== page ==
Download the paper from the SSRN here

West on The Stealth Press Clause

Sonja R. West (University of Georgia School of Law) has published an article on “The Stealth Press Clause” (48 Ga. L. Rev., 729 (2014). UGA Legal Studies Research Paper No. 2014-24)

Abstract

When it comes to the cases that most affect the press, the Supreme Court seems to be taking a one-for-all-and-all-for-one stance. The reasons for this approach are varied. One suggestion is that the Court is adopting a reading of the Press Clause that protects the technology of mass communication and not particular speakers. Another sees it as in keeping with a view of the Press Clause that simply protects an individual right for everyone — not just a select group — to publish his or her speech. A third view is that it is a practical necessity to lump all speakers together in order to avoid a messy definitional problem of who does and who does not receive certain rights or protections.

In this piece, however, I pause to push back on the conventional wisdom that the Court actually has refused to view the press as constitutionally special. Contrary to what we have been told, I contend the Supreme Court has indeed recognized the press as constitutionally unique from nonpress speakers. The justices have done so implicitly and often in dicta, but nonetheless they have continually and repeatedly treated the press differently. While rarely acknowledged explicitly, this “Stealth Press Clause” has been hard at work carving out special protections for the press, guiding the Court’s analysis and offering valuable insights into how we should view the contributions of the press.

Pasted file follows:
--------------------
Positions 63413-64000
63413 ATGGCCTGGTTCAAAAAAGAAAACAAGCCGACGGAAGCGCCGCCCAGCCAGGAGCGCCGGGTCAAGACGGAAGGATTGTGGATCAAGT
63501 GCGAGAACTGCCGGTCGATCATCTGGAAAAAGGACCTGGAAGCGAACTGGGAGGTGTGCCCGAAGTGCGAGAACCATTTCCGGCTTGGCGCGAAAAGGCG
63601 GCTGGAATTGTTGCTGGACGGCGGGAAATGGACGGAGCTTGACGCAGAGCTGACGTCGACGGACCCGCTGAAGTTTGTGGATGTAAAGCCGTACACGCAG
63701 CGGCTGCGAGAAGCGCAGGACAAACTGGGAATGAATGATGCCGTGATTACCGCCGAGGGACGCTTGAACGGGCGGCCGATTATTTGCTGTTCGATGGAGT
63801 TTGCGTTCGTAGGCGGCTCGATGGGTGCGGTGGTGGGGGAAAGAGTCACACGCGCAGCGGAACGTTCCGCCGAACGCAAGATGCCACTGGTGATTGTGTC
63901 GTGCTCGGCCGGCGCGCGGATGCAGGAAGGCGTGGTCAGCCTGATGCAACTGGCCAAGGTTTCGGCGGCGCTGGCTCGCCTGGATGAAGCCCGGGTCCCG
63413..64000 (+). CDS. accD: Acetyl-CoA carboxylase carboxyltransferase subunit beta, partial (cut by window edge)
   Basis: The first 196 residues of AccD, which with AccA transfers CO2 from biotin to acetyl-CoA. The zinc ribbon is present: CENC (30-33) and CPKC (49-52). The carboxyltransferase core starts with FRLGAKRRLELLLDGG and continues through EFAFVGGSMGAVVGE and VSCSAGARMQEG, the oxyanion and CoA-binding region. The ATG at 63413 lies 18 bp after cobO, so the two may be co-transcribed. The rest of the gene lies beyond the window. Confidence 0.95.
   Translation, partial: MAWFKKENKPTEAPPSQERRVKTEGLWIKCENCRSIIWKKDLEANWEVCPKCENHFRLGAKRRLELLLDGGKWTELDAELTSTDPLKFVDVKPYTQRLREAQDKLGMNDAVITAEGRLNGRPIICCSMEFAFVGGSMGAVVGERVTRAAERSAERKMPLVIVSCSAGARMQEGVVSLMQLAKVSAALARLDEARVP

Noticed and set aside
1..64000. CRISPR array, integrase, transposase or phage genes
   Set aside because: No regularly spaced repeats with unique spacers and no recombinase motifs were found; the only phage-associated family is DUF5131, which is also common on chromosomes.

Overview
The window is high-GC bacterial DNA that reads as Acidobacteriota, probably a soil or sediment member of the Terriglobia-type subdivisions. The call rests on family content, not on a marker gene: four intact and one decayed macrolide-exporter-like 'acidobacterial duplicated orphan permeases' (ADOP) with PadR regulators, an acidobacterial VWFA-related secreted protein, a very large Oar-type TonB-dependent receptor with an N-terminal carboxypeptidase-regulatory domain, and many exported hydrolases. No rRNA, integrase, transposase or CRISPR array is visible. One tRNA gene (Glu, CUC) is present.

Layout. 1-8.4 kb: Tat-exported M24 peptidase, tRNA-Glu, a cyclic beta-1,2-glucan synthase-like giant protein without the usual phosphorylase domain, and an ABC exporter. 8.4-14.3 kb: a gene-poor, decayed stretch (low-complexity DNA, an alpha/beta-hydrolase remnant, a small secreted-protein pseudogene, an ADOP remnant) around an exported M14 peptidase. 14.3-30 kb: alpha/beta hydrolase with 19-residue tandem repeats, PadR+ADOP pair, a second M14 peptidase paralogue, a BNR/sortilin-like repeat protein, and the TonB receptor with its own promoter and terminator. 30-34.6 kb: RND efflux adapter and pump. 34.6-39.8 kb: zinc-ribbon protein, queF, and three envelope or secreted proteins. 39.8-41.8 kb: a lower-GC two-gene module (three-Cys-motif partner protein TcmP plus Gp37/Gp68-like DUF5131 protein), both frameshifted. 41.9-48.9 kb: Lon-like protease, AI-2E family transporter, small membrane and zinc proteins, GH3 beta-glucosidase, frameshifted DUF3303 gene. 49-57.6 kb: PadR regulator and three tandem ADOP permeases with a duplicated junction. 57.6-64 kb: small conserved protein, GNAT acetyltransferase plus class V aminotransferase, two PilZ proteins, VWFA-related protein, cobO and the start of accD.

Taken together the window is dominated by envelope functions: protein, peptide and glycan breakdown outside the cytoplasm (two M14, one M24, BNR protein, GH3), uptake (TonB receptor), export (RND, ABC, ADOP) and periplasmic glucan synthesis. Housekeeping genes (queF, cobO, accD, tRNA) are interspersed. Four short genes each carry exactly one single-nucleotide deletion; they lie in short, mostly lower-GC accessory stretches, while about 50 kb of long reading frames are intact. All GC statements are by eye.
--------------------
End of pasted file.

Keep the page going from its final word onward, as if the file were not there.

Download the paper from the SSRN here

Sklansky on Two More Ways Not to Think About Privacy and the Fourth Amendment

David Alan Sklansky (Stanford Law School) published a paper on Privacy and the Fourth Amendment: “Two More Ways Not to Think About Privacy and the Fourth Amendment, University of Chicago Law Review, Forthcoming”.

Abstract

This brief essay challenges two increasingly common ideas about privacy and the Fourth Amendment. The first is that any protections needed against government infringements of privacy in the Information Age are best developed outside of the courts and outside of constitutional law. The second is that the various puzzles encountered when thinking about privacy and the Fourth Amendment can be solved or circumvented through some kind of invocation of the past: either a focus on the text of the Fourth Amendment, or the study of its history, or an effort to preserve the amount privacy that used to exist, either when the Fourth Amendment was adopted or at some later point.

Download the paper from the SSRN here

Aldhouse on Anonymisation of personal data – A missed opportunity for the European Commission

Francis Aldhouse (Institute for Law and the Web, University of Southampton, UK) published an interesting article about anonymisation of personal data (Anonymisation of personal data – A missed opportunity for the European Commission, Computer Law & Security Review, Volume 30, Issue 4, August 2014, Pages 403–418).

Abstract

As early as the 1970’s, privacy studies recognised that ‘anonymisation’ needed to be approached with caution. This caution has since been vindicated by the increasing sophistication of techniques for reidentification. Yet the courts in the UK have so far only hesitatingly grappled with the issues involved, while European courts have produced no guidance.

Reviewing the limited case law, the author finds the concepts of both ‘personal data’ (which must be protected) and ‘anonymisation’ (which removes this requirement) misleadingly simplistic. A more practical approach would recognise that identifiability sits on a continuum so that regulation needs to be risk-based and proportional. He proposes some consequential changes to the proposed EU Regulation, albeit with modest hopes for success.

This paper is a shortened and slightly revised version of a dissertation submitted in April 2013 to Staffordshire University for the award of the degree of LLM.

 

Download the paper from the Computer Law & Security Review here